What this means is you’ll want to bring that baby home, get it online, and run all of your updates. Depending on what OS you were running before you brought it in, you’ll want to install whatever upgrades you need to bring it back to that level. If you had OS 10.7.4 before, you’ll want to upgrade your iMac back to 10.7.4 BEFORE you migrate your data back from the update. The iMac may only be running 10.6.8 or even the earlier 10.5.8 when you get it back.


And this is where the hassle-factor comes in. The replacement program is not a simple “bring-it-in-swap-it-out-go-back-to-work” procedure. There is some work involved in getting it all done right. For some, it’s daunting. For others, it’s part of the maintenance routine required to keep their computers in tip -top shape. Some users regularly backup their drives, wipe them, reformat them, re-install the OS, and migrate the data backup back in – creating a clean, lean, apple machine – once a year. They are the “Felix Ungers” of the computer world, but I digress . . .


If you’re not comfortable going through all of that, note that you have until April of 2013 to decide what, if anything, you want to do about it. You may want to just hire someone like us to do the leg work, and migration, for you. It’s also possible that Apple will do the data restoration for a small additional fee, once you bring the machine in. Or, you could decide to just skip it, and take your chances. It’s up to you.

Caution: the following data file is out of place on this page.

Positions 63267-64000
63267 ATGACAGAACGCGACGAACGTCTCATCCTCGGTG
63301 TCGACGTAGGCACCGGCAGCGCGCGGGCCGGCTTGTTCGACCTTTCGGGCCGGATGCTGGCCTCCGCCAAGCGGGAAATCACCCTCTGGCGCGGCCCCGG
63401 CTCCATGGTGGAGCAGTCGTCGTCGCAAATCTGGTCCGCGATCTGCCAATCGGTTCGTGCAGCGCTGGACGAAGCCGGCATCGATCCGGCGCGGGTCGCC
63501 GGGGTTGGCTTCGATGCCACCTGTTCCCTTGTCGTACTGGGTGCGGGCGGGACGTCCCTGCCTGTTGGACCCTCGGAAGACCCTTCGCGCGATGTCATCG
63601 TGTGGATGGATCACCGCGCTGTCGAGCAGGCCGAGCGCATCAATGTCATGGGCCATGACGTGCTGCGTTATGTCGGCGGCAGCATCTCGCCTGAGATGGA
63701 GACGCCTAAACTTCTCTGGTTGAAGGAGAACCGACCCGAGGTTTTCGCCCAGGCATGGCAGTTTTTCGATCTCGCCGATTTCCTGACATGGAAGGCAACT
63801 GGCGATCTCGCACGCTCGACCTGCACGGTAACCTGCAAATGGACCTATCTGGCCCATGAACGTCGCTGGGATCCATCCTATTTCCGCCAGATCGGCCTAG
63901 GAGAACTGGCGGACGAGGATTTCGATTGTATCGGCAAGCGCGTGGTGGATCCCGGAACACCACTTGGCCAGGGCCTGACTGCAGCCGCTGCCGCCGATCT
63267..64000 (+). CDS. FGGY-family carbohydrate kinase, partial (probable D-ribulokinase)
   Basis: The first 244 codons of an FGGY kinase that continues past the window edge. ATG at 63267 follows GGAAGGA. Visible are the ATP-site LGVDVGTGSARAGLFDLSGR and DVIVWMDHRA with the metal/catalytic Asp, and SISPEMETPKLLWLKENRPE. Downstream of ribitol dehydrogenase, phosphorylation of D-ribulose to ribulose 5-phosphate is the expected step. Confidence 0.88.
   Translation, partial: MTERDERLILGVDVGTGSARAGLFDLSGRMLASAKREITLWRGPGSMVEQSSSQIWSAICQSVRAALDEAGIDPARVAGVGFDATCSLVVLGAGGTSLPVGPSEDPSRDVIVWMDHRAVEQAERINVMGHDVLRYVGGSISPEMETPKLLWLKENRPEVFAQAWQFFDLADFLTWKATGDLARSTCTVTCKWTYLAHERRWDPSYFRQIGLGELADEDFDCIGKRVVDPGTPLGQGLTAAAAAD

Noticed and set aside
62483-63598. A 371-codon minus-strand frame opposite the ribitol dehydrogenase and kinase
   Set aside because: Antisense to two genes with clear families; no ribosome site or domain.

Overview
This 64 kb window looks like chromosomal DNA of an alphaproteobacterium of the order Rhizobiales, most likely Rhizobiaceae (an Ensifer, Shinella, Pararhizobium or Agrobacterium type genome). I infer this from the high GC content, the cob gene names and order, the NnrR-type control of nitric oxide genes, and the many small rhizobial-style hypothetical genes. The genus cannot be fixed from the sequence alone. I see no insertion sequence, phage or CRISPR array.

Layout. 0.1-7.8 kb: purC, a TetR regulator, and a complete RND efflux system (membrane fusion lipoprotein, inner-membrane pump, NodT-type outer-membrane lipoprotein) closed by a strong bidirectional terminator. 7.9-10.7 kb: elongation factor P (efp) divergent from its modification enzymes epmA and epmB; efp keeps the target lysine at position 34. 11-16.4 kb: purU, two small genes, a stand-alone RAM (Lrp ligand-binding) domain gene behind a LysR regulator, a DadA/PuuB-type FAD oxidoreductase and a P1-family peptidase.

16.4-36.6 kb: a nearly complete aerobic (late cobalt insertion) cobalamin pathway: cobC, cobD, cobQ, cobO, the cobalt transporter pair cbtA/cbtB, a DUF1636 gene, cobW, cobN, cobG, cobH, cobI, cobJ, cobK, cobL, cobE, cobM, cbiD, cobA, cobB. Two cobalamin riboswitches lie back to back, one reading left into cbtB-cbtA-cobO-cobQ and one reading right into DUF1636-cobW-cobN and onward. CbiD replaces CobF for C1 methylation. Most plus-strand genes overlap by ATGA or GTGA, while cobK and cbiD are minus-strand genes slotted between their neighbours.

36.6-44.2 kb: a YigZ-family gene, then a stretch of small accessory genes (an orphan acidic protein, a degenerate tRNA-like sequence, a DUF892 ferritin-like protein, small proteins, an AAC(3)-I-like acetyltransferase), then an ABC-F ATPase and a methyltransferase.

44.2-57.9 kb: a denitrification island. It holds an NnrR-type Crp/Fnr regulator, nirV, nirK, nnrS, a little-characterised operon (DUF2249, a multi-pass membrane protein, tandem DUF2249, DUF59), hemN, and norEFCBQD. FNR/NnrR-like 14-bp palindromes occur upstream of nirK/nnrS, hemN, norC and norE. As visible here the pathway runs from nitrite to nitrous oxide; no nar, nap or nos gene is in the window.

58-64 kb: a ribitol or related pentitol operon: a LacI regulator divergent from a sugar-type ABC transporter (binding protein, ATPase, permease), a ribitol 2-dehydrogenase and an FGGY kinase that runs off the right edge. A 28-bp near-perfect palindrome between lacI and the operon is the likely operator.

Before you feel too outraged about the hassle factor, keep in mind that Apple is offering this replacement well after the warranty period for many of you has expired – something they technically don’t have to do. The fact is, hard drives are very much like the tires of an automobile. It’s not a question of  “if”, but rather “when” that should concern you.


I’ve said it many times before on this site. At some point, your hard drive WILL fail, and whatever was on it will be irretrievable unless you have a backup copy. It’s up to you to make sure you have a current backup, on an external drive or online.  Frankly I believe external, local drives attached to the computer are better. Restoring from an online backup is incredibly, painfully slow – and in my opinion, not nearly as reliable.

As long as have your backup, you should have nothing to worry about.